“I will sing to the Lord as long as I live. I will praise God to my last breath.” Psalm 104:3 (The Living Bible)
It was November 21, 1873, when the ocean liner S.S. Ville de Havre was rammed by a British vessel, sinking in only minutes into Atlantic waters three miles deep. Among the lost were four little girls, Annie, Maggie, Bessie and Tanetta Spafford. Only their mother, Anna, would survive, later cabling her husband “Saved alone. What shall I do?”
Horatio Spafford was a forty-five year old lawyer in Chicago, Illinois, when he sent his wife Anna and his four precious girls on holiday to Europe. Planning to join them, he was detained by important business and unable to make ship in time for the fateful journey.
As he later sailed to join his grieving wife, the captain of the ship called him to the cabin as they passed over the very spot that was now his daughters’ grave. It was here that Horatio Spafford penned the words to the famous hymn “It Is Well With My Soul.”
I have often sang this comforting hymn, written so long ago by a man in great pain, and I can’t imagine the turmoil in his heart. How he and his wife had to trust in their Savior! Horatio and Anna found the strength to wait, knowing someday they would understand why this tragedy occurred. Perhaps not until they were reunited with their young daughters in heaven, but they were at peace to know that God was in control.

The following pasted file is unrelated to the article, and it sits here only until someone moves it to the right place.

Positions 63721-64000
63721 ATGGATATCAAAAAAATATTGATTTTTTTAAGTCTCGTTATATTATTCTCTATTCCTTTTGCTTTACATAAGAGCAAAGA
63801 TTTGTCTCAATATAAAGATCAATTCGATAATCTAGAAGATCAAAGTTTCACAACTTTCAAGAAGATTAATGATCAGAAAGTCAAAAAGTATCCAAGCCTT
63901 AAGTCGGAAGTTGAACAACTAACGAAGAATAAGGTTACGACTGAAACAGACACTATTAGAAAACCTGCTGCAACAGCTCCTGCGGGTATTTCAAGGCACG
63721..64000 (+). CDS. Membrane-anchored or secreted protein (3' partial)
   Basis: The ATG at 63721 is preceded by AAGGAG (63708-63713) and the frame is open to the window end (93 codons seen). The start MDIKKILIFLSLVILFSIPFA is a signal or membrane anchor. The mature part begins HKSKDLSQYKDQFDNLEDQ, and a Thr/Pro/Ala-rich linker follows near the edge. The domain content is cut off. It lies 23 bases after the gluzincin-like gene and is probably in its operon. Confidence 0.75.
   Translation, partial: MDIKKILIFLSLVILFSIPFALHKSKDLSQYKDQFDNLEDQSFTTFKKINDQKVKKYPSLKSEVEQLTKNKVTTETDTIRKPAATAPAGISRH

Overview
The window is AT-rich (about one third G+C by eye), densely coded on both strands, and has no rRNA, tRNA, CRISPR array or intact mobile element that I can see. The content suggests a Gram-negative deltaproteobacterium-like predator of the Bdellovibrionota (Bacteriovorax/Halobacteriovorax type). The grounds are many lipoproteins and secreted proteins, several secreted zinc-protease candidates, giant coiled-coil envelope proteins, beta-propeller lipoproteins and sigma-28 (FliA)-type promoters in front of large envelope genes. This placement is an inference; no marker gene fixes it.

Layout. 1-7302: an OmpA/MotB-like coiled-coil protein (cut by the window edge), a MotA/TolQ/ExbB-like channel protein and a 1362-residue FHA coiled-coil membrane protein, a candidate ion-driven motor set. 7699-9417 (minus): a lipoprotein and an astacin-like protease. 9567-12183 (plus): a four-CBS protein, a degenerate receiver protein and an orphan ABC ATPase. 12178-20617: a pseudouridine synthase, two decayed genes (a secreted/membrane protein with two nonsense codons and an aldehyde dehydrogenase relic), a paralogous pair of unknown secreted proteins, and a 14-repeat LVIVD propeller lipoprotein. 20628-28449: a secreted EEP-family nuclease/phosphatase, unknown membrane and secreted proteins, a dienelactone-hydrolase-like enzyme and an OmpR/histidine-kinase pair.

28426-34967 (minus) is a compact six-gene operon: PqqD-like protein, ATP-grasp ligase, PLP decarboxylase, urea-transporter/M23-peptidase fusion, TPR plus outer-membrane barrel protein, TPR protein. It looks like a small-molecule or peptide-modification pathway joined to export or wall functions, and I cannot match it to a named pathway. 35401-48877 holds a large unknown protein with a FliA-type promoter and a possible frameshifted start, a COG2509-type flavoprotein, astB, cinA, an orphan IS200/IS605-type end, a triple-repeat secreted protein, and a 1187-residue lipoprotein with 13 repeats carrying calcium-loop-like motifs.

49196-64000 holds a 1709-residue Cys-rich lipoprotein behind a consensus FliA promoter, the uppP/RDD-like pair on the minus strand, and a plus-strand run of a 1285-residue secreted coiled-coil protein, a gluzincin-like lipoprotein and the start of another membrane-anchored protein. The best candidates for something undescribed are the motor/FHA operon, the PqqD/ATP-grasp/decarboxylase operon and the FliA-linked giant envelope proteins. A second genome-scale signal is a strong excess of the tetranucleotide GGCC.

Part of the journey of life involves grief and pain of some kind. When it comes to us, we are left wondering “why?” But there is comfort in God’s Word, and song is a beautiful way to express our feelings and be comforted with truth beyond what we see and understand in the present. ….”though trials should come, Let this blest assurance control, That Christ hath regarded my helpless estate, And hath shed His own blood for my soul…”